# Solving SDE using integration factor and Ito's lemma [closed]

I don't understand how to define such integration factor in order to solve SDE, for example, as was shown in Solving $dX_{t} = \mu X_{t} dt + \sigma dW_{t}$ and Solving Stochastic Differential Equation using integrating factor. And in this book Stochastic Differential Equations in some exercises hints recommend to use integrator factor, but how to get it.

Is there some mechanism(algorithm) which allows us to find this integrator factor?

• What you can do is to first find a solution for exponential component, for example, $dX_t=\mu X_t dt$ in your question, and then variate the constant to a stochastic process, and find this stochastic process. This approach is called the method of "variation of constants." Nov 19, 2021 at 15:14
• This SDE is a special case of this and as such one of the few explicitly solvable SDEs. Unlike for ODEs there isn't a great deal of solution methods for SDEs. Memorizing the cases that have solutions is imho the best approach. Apr 18, 2022 at 8:04
• The bottom of my answer might be useful. Dec 14, 2022 at 23:34

I believe that Wikipedia gives a fair definition ; see it as a "helper function".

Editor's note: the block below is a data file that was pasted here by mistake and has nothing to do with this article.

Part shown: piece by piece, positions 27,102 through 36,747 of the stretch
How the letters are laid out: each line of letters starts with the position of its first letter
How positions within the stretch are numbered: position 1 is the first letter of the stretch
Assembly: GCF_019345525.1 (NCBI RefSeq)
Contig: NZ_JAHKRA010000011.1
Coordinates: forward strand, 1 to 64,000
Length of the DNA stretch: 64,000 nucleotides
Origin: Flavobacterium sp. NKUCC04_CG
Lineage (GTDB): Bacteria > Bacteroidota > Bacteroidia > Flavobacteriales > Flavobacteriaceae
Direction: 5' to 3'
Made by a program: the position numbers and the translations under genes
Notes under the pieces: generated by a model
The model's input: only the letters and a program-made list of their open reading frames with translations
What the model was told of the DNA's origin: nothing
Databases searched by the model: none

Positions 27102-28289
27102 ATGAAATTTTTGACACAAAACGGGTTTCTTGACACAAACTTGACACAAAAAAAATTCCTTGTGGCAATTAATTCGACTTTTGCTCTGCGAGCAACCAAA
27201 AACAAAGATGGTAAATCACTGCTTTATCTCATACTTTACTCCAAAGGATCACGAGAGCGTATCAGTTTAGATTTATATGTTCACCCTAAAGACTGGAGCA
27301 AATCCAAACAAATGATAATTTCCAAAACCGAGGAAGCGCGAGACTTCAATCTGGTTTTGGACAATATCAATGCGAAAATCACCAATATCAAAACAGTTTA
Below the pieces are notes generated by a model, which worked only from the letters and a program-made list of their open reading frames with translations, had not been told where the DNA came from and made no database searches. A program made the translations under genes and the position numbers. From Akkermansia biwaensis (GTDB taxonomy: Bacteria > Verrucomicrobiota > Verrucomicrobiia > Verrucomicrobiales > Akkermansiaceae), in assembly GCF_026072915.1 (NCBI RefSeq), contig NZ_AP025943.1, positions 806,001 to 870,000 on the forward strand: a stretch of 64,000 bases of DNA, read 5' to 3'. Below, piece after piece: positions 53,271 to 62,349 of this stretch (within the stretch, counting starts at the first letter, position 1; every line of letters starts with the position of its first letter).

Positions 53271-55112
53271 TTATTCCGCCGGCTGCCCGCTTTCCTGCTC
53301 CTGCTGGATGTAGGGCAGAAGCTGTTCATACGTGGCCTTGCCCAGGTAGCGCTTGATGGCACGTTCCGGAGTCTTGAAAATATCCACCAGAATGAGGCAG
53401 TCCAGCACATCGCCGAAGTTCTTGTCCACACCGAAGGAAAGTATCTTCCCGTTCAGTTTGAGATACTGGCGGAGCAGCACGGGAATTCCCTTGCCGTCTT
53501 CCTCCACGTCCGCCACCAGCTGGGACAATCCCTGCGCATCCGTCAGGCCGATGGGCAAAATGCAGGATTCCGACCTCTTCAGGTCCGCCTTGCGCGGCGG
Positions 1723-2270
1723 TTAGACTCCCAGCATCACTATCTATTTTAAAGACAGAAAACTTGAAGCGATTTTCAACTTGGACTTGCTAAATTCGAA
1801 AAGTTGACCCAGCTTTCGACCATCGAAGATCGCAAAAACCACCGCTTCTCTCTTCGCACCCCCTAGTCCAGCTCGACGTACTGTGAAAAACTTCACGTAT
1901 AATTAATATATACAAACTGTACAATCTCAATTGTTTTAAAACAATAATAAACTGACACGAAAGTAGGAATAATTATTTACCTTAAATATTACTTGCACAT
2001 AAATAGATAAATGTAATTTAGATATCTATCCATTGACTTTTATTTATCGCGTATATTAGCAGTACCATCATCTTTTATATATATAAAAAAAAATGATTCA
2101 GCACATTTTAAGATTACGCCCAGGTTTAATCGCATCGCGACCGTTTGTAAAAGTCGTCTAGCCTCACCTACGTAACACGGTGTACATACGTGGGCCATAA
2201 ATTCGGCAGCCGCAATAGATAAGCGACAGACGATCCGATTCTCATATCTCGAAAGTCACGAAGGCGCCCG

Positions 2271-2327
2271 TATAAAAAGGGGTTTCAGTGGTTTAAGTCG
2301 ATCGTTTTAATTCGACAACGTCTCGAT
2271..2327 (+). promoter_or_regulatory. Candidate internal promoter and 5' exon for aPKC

In your example, $$e^{-\mu t}$$ helps you getting rid of the drift in your SDE, and you end up solving it by mere stochastic integration ; then just "multiply back" by $$e^{\mu t}$$ and your initial SDE is solved.

• Ok, thanks. Sorry, I wrong asked, I know how it works in ODF, I'm interested in how to understand which function we should choose as integrator factor for SDE, that is, if there is any mechanism that determines it ? For example, for ODE: $$M(x, y)dx + N(x, y)dy = 0$$ and $\frac{dM}{dy} \neq \frac{dN}{dx}$, then $\mu$ is an integration factor if it depends on only from $x$ or olly from $y$ in form of(for case when $\mu$ depends on from x): $$\mu(x) = e^{ \frac{\frac{\partial M(x, y)}{\partial y} - \frac{\partial N(x, y)}{\partial x}}{M(x, y)} }$$. Nov 18, 2021 at 18:37

Essentially you want to get rid of the drift of the process $$\mu X_t d t$$ to get it in a solvable form

$$E[d X_t] = E[\mu X_t d t]\\ \implies d E[X_t] = \mu E[X_t] d t\\ \equiv d y(t) = \mu \cdot y(t) d t\\ \implies \frac{d y(t)}{d t} - \mu \cdot y(t)=0$$

Hence solving this ODE via the integrating factor method one has

$$I(t) = e^{\int_0^t -\mu d t} = e^{-\mu t}$$

So getting the SDE

$$d (e^{-\mu t} X_t) = X_t \cdot d(e^{-\mu t}) + e^{- \mu t} \cdot d X_t + (d e^{- \mu t})(d X_t)\\ = X_t \cdot (- \mu e^{- \mu t}dt) + e^{- \mu t}(\mu X_t d t + \sigma d W_t) + 0\\ = - \mu e^{- \mu t}X_t d t + \mu e^{-\mu t}X_t d t + \sigma e^{- \mu t }d W_t\\ = \sigma e^{-\mu t} d W_t$$

Hence we have removed the drift and get $$e^{-\mu t} X_t = X_0 + \sigma \int_0^t e^{-\mu t} d W_t$$

From there it should be obvious. This method should work with any SDE with drift term $$\mu(t)X_t d t$$